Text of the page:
4. $-a$ escapes to $\infty$ but $a$ converges to a finite orbit (blue)
  5. $a$ and $-a$ both escape to $\infty$ (light)

For visualization purposes, we can fix one of $a$ or $b$ while letting the other vary within a rectangle, effectively generating a two-dimensional slice of the region. Here is such an image with $a=0.575$ while $b$ ranges within $[-1.5,1.5]\times[-1,1]$. Black indicates that the classification was unsuccessful. The image is animated with the Julia set being shown for 10 different choices of the parameter $b$.

enter image description here

I'm confident in the images. It's fairly easy, for example, to locate parameters corresponding to super-attracting orbits and to parametrize certain parts, as the main cardioid in the Mandelbrot set can be parametrized.

If we'd like to get a grip on the entire parameter space, we can generate a grid of images for different choices of $a$; within each image, $b$ varies. Here's such a grid:

enter image description here

I implemented this all in Mathematica and would be happy to share the code.

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  • $\begingroup$ Beautiful answer! Would you still be inclined in sharing the code? $\endgroup$ – Andrea Jun 17 '16 at 10:28
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    $\begingroup$ @AndreaDiBiagio Sure! You can grab it here for the time being. $\endgroup$ – Mark McClure Jun 17 '16 at 10:44
  • $\begingroup$ Got it, thanks! And cool website by the way! $\endgroup$ – Andrea Jun 17 '16 at 11:25
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For the first question it is enough to exhibit an explicit neighbourhood of $(i\frac{\sqrt{2}}{2},0)$ in which $z\mapsto z^3−3a^2z+b$ will have two fixed points where the derivative have modulus less than 1. For the second, p. 156 of the Branner-Hubbard paper gives a bound on the size of the Connectedness Locus: in particular, if $|a|>2$ or $|b|>128$ then the Julia set is disconnected. Take any $(a,b)$ with $b=2a^3+a$ so that the critical point $a$ is fixed, then look nearby to find similar maps with an attracting fixed point.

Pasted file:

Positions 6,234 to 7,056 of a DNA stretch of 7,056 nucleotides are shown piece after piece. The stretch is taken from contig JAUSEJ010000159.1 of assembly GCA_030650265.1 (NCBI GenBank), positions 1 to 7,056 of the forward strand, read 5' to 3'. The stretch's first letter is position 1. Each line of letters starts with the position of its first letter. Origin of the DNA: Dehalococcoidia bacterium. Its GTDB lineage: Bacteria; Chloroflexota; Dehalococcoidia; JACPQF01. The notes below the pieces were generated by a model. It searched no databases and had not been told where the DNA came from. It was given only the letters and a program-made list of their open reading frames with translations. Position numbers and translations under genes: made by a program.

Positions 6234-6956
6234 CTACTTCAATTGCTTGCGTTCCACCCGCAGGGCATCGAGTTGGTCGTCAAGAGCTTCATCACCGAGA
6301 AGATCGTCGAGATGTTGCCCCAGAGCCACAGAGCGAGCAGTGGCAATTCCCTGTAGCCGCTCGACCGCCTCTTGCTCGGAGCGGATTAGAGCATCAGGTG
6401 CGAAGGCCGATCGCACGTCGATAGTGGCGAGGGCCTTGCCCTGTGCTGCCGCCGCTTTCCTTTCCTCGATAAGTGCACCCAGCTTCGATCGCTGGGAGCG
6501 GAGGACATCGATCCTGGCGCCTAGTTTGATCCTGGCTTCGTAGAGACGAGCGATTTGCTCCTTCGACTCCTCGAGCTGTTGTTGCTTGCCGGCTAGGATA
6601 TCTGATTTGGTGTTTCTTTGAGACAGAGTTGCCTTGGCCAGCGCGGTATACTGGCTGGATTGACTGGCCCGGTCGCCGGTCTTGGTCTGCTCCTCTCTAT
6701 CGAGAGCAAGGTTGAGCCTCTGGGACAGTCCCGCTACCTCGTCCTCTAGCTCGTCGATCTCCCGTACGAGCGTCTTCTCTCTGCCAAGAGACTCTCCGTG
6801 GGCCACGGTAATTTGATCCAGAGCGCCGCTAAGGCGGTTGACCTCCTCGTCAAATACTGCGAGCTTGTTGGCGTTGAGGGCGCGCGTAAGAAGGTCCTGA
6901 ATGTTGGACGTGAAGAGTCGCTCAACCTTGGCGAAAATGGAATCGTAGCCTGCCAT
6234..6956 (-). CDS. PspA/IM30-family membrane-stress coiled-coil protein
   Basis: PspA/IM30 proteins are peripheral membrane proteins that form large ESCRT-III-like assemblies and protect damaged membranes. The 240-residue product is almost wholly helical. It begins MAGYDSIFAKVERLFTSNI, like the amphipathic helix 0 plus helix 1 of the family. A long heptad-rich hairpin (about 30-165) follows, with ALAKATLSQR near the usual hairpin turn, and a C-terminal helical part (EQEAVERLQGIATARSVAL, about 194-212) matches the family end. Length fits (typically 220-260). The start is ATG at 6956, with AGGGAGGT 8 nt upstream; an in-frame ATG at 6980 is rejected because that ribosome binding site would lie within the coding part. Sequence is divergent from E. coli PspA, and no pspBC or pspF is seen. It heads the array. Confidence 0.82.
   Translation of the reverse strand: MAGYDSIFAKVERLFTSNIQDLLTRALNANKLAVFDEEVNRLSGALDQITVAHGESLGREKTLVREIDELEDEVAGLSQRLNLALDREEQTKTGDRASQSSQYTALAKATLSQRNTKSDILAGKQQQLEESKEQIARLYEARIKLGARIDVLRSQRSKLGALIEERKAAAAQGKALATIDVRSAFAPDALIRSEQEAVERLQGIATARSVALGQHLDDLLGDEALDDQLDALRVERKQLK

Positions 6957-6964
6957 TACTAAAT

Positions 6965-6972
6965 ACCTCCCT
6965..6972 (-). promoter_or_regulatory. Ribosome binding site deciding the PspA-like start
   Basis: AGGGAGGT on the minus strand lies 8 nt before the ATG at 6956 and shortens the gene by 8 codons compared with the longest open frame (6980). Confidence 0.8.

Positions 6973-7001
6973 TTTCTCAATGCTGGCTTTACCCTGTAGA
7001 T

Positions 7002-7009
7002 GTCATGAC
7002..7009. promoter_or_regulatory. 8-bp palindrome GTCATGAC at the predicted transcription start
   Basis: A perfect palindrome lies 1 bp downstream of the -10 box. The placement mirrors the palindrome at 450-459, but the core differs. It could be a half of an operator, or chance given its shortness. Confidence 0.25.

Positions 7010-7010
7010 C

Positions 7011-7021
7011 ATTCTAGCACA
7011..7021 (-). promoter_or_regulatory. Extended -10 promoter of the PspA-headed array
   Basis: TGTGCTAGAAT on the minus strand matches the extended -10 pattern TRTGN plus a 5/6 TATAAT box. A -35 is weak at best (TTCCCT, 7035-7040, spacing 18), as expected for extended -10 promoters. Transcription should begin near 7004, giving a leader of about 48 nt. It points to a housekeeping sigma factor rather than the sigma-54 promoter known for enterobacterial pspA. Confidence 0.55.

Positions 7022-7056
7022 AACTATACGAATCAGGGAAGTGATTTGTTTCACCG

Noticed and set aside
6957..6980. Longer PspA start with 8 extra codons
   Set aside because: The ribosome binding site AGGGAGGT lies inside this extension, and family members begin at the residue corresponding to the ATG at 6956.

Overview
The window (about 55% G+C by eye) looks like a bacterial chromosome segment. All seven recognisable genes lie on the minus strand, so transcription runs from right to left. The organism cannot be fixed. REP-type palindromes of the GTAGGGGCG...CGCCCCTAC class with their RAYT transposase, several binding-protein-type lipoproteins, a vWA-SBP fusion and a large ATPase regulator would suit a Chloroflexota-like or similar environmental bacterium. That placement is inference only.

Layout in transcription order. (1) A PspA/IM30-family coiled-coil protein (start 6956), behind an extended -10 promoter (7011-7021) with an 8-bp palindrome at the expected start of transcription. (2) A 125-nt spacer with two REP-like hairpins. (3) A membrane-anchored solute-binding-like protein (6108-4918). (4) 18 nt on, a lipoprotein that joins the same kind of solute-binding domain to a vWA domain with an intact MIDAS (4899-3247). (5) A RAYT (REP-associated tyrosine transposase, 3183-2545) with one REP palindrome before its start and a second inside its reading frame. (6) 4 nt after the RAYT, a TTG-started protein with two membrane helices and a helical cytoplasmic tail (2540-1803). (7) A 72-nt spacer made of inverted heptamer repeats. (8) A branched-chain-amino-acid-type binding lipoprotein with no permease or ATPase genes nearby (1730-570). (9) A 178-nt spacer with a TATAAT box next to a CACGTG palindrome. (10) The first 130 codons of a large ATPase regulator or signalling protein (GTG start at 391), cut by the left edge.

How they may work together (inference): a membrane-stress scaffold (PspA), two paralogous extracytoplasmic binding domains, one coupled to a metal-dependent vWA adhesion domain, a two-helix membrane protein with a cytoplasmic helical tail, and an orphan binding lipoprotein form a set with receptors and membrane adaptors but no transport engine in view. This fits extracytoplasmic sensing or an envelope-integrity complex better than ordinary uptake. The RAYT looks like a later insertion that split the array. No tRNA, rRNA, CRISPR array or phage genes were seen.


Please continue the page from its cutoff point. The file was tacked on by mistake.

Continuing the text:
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As Adam notes, having two different attracting orbits is an open property. (Moreover, these maps are stable, meaning that nearby functions have conjugate dynamics on their Julia sets.) He also gives a good way of finding explicit examples with one critical orbit diverging to infinity and having a finite periodic attracting cycle (hence disconnected but not totally disconnected Julia set).

If you would like to find a larger range of examples, then I would suggest at drawing pictures of suitable slices of parameter space. One example would be the space of real cubic polynomials, but of course you can also build one-dimensional complex spaces e.g. by introducing critical orbit relations.

You can easily write some simple heuristics to detect whether the critical points converge to attracting cycles or infinity, and if so, whether they have the same behaviour or not. Introduce a suitable colouring scheme, and this should allow you to find many different examples of the types of behaviour that you are seeking.